Shelf Lifers, I want to know if you’re planning on stocking your Kindle, Nook, iPad, or generic knockoff e-device with Sorcerer’s Stones, Prisoners of Azkaban, and Goblets of Fire — or if you’ve already got enough Harry in your life. Take to the poll below to share your thoughts. READ FULL STORY
For many eager fans, there’s something magical about tapping a button on an e-reader and getting transported to Harry Potter’s wizarding world.
After months of delay, J.K. Rowling’s seven mega-best-selling Harry Potter books are now available in e-book form for the first time ever on her Pottermore website. The prices reflect the length of the novels; books one through three are priced at $7.99, while the four remaining tomes are $9.99. READ FULL STORY
A group of prominent Chinese writers have demanded millions of dollars in compensation from technology giant Apple Inc. for allegedly selling unlicensed versions of their books in its online store, a lawyer said Monday.
The case is a departure from the usual pattern of U.S artists or companies going after Chinese copycats. Trade groups say illegal Chinese copying of music, designer clothing and other goods costs legitimate producers billions of dollars a year in lost sales.
Three separate lawsuits have been filed with the Beijing No. 2 Intermediate Court on behalf of 12 writers who allege 59 of their titles were sold unlicensed through Apple’s iTunes online store, said Wang Guohua, a Beijing lawyer representing the writers.
The three suits together demand 23 million (US$3.5 million) in compensation from Apple, Wang said. Well-known novelist and race car driver Han Han is among the writers taking the legal action, he said.
Carolyn Wu, a Beijing-based Apple spokesman, said that the company respects intellectual property and responds to complaints quickly.
“As an IP holder ourselves, we understand the importance of protecting intellectual property and when we receive complaints we respond promptly and appropriately,” she said. She declined to get into the specifics of the Chinese writers’ claims.
Wang said the Chinese writers’ works was made available via the Apple Store without their permission, violating their copyright, and while Apple deleted some books after the suits were filed in January, some works quickly appeared again, apparently uploaded by developers that sell apps through the Apple Store.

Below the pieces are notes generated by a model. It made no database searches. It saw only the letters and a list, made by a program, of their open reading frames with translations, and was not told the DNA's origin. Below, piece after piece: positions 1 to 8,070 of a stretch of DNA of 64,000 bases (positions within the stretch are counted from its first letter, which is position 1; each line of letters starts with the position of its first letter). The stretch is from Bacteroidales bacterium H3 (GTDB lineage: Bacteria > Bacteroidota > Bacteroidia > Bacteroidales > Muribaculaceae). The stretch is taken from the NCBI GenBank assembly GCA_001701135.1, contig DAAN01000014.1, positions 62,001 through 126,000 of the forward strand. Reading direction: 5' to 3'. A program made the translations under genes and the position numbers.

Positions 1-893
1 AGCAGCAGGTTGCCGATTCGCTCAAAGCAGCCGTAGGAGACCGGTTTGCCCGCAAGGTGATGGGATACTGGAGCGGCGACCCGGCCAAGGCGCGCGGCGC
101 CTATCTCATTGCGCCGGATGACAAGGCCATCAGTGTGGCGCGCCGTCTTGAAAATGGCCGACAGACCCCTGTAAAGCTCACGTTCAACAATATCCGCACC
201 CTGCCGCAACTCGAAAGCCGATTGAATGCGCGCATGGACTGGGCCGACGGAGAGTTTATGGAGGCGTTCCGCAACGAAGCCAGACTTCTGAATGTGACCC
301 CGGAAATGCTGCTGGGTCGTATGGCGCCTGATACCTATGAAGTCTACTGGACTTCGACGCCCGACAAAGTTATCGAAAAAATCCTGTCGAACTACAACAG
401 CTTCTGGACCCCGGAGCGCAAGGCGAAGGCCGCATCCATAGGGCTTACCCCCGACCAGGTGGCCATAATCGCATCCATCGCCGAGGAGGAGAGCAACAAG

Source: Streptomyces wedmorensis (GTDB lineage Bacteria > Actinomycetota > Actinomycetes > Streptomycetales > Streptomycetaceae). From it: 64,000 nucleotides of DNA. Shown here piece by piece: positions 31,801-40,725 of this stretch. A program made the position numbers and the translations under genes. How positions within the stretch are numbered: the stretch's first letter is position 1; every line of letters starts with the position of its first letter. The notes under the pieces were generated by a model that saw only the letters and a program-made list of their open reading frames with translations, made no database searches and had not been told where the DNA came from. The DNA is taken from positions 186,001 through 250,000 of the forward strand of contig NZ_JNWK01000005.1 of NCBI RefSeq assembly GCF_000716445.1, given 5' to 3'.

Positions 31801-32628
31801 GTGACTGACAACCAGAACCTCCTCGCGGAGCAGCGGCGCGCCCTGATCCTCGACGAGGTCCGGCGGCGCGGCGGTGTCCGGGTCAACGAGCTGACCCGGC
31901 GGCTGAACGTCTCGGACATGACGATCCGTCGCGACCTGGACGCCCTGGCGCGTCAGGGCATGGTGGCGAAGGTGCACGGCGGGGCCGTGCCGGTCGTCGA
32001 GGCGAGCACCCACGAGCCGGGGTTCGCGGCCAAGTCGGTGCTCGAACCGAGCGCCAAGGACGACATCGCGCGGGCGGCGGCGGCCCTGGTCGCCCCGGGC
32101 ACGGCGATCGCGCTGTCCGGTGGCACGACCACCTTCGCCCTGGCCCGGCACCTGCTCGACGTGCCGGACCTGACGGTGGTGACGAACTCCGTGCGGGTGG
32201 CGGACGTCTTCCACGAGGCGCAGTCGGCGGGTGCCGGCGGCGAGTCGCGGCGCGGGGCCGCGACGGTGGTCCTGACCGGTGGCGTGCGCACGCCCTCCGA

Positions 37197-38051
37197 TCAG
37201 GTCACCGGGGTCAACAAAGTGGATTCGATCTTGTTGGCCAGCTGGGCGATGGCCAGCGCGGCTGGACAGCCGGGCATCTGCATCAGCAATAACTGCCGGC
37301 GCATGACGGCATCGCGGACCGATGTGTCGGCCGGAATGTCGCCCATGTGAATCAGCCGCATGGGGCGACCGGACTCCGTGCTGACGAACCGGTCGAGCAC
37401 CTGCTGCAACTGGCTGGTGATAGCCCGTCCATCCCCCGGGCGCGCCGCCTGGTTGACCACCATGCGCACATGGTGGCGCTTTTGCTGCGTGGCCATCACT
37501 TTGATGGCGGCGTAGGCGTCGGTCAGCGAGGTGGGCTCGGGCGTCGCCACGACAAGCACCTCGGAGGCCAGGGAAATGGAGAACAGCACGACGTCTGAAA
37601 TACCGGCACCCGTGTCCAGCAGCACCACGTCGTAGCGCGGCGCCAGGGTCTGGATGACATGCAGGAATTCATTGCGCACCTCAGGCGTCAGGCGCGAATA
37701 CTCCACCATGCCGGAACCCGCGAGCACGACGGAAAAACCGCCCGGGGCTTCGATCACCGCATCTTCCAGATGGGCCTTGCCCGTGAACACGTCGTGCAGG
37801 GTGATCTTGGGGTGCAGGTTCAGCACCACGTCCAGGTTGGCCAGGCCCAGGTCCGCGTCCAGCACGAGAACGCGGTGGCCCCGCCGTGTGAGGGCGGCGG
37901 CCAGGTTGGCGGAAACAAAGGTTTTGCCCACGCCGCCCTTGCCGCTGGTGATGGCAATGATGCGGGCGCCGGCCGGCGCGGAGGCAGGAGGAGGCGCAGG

“Some developers, with whom Apple has contracts, put them back online again,” said Wang of the United Zhongwen Law Firm. “It is encouragement in disguise, because they did not punish the developers. The developers could have been kicked out. But nothing happened to them.”
Apple has more than 585,000 apps available through its Apple Store, and according to guidelines posted online, requires the developers themselves secure the rights to any trademarked material within those apps.
Wang said 10 other writers have also gotten involved since January but their suits have yet to be filed. In all, 23 writers have registered their complaints with Wang and claim that Apple sold 95 pirated titles.
The official Xinhua News Agency reported late Sunday that the writers were collectively seeking 50 million yuan ($7.7 million) in compensation from Apple but Wang could not confirm that figure.
Product piracy is a major irritant in China-US relations, but usually involves complaints that Chinese are copying American products.
However, it’s not the first time Chinese have cried foul over copyright infringement by an American company either. In 2009, the government-affiliated China Written Works Copyright Society complained that Google had scanned nearly 20,000 works by 570 Chinese authors without permission as part of its digital library project, drawing an apology from Google.
For Apple, the latest case is just one of several legal battles being fought in China. The company is embroiled in a battle over the iPad trademark with Proview Electronics Co., a Chinese computer monitor and LED light maker that says it registered the trademark more than a decade ago.
Proview wants Apple to stop selling or making the popular tablet computers under that name.
Apple says Proview sold it worldwide rights to the iPad trademark in 2009, though in China the registration was never transferred.
Pottermore, the much-anticipated Harry Potter website that’s part social media, part interactive reading experience, will finally be open for all users in early April.
The site was announced last year, with beta testing beginning in the fall and a scheduled launch in October. However, as more users were invited into the open test, it became apparent that the site was far from ready to open as planned.
A statement on the site’s official blog said that after gathering feedback from users, “it became clear that our original platform wouldn’t be suitable when millions more users came on to the site. So we made a big decision: to move Pottermore to an entirely different platform set up.” READ FULL STORY